This may be more true of wine criticism than most other kinds of writing. A British importer of my acquaintance takes great pleasure in mocking what he calls "the fruit and vegetables" approach that dominates American wine writing. But we Yanks are equally amused (and perhaps a bit put off ) by Brits in the habit of ascribing masculine and feminine characteristics to wine - a favorite Hugh Johnson technique.
I was thinking about this because I recently tasted a wine so purely and simply beautiful it made description gratuitous.
The 2008 Goisot (GWA-zoh) Bourgogne Cotes d'Auxerre was brought to my attention by someone who knew I was working on a column on extreme (austere, high latitude) chardonnay and recommended it as a superb example of the genre. Sadly, the importer/distributor advised that it was out of stock, with no new shipment expected for months. Under these conditions, it didn't seem fair to include it.
Had I done so, what would I have been able to say about it? It's not that this $21 wine is somehow peerless or possessed of a magnificence that renders one speechless. It's just that it has a quality that, seen in a person, would cause you to stop and gaze, and to take real pleasure in the view.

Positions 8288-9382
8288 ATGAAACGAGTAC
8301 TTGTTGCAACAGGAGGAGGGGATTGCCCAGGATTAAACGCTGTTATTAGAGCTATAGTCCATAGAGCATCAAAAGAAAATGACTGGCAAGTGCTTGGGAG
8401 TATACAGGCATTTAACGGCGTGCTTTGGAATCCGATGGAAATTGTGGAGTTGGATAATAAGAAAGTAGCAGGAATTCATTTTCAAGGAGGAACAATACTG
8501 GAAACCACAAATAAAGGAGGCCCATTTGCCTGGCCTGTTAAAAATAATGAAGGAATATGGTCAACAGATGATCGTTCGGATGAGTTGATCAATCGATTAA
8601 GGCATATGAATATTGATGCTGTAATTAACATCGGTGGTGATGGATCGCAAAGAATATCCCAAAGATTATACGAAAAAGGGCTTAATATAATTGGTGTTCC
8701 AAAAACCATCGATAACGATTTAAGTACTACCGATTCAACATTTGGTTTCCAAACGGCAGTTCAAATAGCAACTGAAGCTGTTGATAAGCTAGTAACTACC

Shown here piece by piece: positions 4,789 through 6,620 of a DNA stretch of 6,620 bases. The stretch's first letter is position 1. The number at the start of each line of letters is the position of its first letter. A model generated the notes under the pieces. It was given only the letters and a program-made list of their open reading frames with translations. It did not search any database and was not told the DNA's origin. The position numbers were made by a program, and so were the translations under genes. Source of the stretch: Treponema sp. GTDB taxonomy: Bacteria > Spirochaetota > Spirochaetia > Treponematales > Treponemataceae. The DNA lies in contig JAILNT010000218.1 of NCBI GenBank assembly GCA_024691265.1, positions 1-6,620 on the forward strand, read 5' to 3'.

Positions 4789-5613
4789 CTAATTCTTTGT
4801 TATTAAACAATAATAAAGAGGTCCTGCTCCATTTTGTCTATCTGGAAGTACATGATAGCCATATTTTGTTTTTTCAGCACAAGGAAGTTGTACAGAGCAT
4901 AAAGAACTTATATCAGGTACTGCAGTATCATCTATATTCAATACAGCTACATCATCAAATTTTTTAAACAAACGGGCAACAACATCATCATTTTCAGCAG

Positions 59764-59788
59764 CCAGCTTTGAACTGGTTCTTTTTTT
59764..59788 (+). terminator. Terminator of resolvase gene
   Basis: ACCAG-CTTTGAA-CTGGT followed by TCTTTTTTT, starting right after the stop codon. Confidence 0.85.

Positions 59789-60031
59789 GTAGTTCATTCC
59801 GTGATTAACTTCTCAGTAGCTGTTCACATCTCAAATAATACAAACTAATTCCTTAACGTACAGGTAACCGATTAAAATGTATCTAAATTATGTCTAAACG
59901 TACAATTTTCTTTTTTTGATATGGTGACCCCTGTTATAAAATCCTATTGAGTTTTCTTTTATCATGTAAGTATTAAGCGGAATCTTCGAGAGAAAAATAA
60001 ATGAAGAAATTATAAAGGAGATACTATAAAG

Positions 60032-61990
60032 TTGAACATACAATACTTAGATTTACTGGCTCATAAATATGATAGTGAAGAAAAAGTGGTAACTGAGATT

It's a beauty. I won't say more.
Goizot Bourgogne Cotes d'Auxerre is distributed in Massachusetts by Vineyard Road Inc., 781-789-1662.
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ContributorsSheryl Julian, the Globe's Food Editor, writes regularly for the Food section.
Devra First is the Globe's food reporter and restaurant critic. Her reviews appear weekly in the Food section.
Ellen Bhang reviews Cheap Eats restaurants for the Globe and writes about wine.